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The Beginner’s Guide to Pairing Wine with Chocolate

The Beginner’s Guide to Pairing Wine with Chocolate

Angela Swanson August 9, 2016 No Comments

pairing wine with chocolate

5 Simple Tips to Pairing Wine with Chocolate

Can chocolate and wine be paired? Wine and cheese pairings are common, but chocolate and wine, not so much! The truth is, chocolate and wine do make an excellent pair (chocolate and wine connoisseurs may even call it a match made in heaven) because of one BIG similarity between the two – chocolate, just like wine has a complexity of flavors and textures, with the potential for subtle changes with each new batch of chocolate. Interesting, right?

So how exactly do you decide to pair your wine and chocolate?

Here are five tips to follow:

1. The wine should be sweeter than your bar of chocolate

To begin with, you should choose a wine which is sweeter than your bar of chocolate or your chocolate theme dessert. If you choose a wine which is less sweet than your chocolate, it will taste bitter. As mentioned above, since both wine and chocolate have these intense flavors, one of them has to make way for the other to reach an amicable balance. So we let the wine take a slight backseat in this case.

If you are not sure which is sweeter, you might need to indulge in some nibbling and sipping before you start enjoying the process. These sweet wine options cover a wide range of chocolate partners: fortified Port wines, Madeira,  Pedro Ximénez Sherry, Grenache-driven Banyuls, late harvest wines and some sweet sparkling wines such as Italy’s delicious Brachetto d’Acqui or Moscato d’Asti with lighter flavors of chocolate.

red wine glass pairing wine with chocolate2. Pay attention to the quality of the chocolate

To enjoy the experience, you need to give close attention to the quality of the chocolate you use for the pairing. Make sure you choose a brand with high manufacturing standards. For example, organic and single-origin chocolates (made with cocoa beans from one particular country or region) usually have a  higher production standard than your average chocolate bar. Examples include Green & Black’s, Dagoba, Hotel Chocolat, Theo Chocolate, and Newman’s Own.

3. The wine and chocolate pairing should be similar in style and weight

The general rule – pair your chocolate and wine according to the darkness of the chocolate. Which translates to, the darker the chocolate, the darker the color of your wine. If you choose a light, elegant flavored chocolate, choose wine with a lighter body. Wines under 12.5% alcohol are said to be light bodied. These wines have a crisp and refreshing taste. Examples include Riesling, Italian Prosecco, and Vinho Verde.Whereas for a bittersweet chocolate choose a full-bodied wine (wines with alcohol over 13.5%). Examples of full-bodied wines include Zinfandel, Syrah/Shiraz, Cabernet, Merlot, and Malbec. The reason why this works is that the darker the chocolate, the drier is its’ overall texture. But when you pair this dark chocolate with a dry, full-bodied wine, the chocolate cancels out the wine’s drier texture on the palate and allows more of the fruity texture to pass through.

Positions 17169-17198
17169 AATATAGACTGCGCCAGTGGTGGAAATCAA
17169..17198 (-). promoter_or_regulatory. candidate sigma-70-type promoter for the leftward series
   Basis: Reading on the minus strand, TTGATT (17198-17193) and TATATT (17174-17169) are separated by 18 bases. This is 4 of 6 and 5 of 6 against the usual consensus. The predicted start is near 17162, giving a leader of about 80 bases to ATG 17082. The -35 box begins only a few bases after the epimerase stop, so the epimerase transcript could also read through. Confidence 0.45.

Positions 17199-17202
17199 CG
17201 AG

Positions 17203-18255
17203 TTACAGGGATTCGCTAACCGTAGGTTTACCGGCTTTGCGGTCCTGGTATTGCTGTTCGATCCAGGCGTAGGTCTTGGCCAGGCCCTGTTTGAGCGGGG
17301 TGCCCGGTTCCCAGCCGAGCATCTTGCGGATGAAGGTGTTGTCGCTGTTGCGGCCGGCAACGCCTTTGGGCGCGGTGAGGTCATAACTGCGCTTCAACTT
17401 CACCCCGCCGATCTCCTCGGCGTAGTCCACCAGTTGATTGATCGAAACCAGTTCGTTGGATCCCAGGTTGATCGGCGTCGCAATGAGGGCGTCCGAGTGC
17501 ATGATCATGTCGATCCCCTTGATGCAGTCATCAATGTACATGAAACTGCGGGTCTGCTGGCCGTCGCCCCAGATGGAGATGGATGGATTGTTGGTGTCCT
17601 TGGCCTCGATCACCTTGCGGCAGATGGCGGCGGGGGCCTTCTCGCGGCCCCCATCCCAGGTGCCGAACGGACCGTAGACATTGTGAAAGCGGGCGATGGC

4. Move from light to dark flavored chocolate or light to full bodied wine

The best way to enjoy your chocolate and wine pairing experience is, to begin with the lighter flavors at first for both wine and chocolate and work your way up towards the drier notes of dark chocolate and full bodied wines.

Therefore here is the sequence to follow, you choose a white chocolate, to begin with, pair it with a light bodied wine, move through to milk chocolate pair it with a medium bodied wine and then end with a bittersweet or dark chocolate and pair it with a full-bodied wine. This way your palate will not feel the overdrive and will be able to enjoy the subtle, and sweet sensations found both in the chocolate and the wine.

wine bottles

Here are some examples:

  • White Chocolate: Match with Sherry, Muscat, a fruity Chardonnay, or a Moscato d’Asti.
  • Milk Chocolate: Try Merlot, Pinot Noir, Riesling, Muscat, and dessert wines. Champagne is also a natural match for milk chocolate.
  • Dark Chocolate: (50% to 70%): Pair with more robust wines, such as Cabernet Sauvignon, Zinfandel, Pinot Noir, and Port.
  • Bittersweet Chocolate: (70% to 100%): Pair with Bordeaux, Beaujolais, Shiraz, Orange Muscat, Port, Malbec, and Zinfandel.

5. For an easier beginning try pairing chocolate dishes with wine at first

Instead of directly beginning with a chocolate bar, you can also try and pair a chocolate dish with wine at first. It will give you an idea of how the combination works. Try pairing desserts with sweet wines or dishes which contain chocolate sauces to begin your experience!

The next time you are out shopping for wine or chocolate, and you are thinking of pairing the two, keep these five tips in mind!

Also published on Medium.

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About Angela Swanson

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